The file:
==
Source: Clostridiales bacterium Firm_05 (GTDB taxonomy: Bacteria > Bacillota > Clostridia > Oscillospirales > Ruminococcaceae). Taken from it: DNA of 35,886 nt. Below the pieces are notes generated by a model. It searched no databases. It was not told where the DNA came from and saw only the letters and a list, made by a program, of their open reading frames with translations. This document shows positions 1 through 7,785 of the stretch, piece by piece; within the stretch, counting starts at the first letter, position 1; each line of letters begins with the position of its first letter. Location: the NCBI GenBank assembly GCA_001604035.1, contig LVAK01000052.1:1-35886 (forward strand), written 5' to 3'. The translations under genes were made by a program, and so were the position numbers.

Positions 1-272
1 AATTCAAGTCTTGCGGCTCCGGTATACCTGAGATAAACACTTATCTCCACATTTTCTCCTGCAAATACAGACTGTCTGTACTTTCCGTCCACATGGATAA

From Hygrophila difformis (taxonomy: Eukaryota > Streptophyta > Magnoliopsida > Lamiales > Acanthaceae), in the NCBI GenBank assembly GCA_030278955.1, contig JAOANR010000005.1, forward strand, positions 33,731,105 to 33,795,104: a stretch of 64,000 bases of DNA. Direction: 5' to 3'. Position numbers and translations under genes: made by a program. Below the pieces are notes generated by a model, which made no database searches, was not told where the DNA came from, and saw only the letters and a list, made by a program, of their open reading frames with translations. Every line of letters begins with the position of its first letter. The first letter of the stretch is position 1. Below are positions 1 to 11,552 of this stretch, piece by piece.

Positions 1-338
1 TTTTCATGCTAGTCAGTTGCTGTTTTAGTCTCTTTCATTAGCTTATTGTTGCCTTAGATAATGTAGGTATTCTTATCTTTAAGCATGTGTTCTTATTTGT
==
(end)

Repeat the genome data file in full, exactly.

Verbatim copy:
Source: Clostridiales bacterium Firm_05 (GTDB taxonomy: Bacteria > Bacillota > Clostridia > Oscillospirales > Ruminococcaceae). Taken from it: DNA of 35,886 nt. Below the pieces are notes generated by a model. It searched no databases. It was not told where the DNA came from and saw only the letters and a list, made by a program, of their open reading frames with translations. This document shows positions 1 through 7,785 of the stretch, piece by piece; within the stretch, counting starts at the first letter, position 1; each line of letters begins with the position of its first letter. Location: the NCBI GenBank assembly GCA_001604035.1, contig LVAK01000052.1:1-35886 (forward strand), written 5' to 3'. The translations under genes were made by a program, and so were the position numbers.

Positions 1-272
1 AATTCAAGTCTTGCGGCTCCGGTATACCTGAGATAAACACTTATCTCCACATTTTCTCCTGCAAATACAGACTGTCTGTACTTTCCGTCCACATGGATAA

From Hygrophila difformis (taxonomy: Eukaryota > Streptophyta > Magnoliopsida > Lamiales > Acanthaceae), in the NCBI GenBank assembly GCA_030278955.1, contig JAOANR010000005.1, forward strand, positions 33,731,105 to 33,795,104: a stretch of 64,000 bases of DNA. Direction: 5' to 3'. Position numbers and translations under genes: made by a program. Below the pieces are notes generated by a model, which made no database searches, was not told where the DNA came from, and saw only the letters and a list, made by a program, of their open reading frames with translations. Every line of letters begins with the position of its first letter. The first letter of the stretch is position 1. Below are positions 1 to 11,552 of this stretch, piece by piece.

Positions 1-338
1 TTTTCATGCTAGTCAGTTGCTGTTTTAGTCTCTTTCATTAGCTTATTGTTGCCTTAGATAATGTAGGTATTCTTATCTTTAAGCATGTGTTCTTATTTGT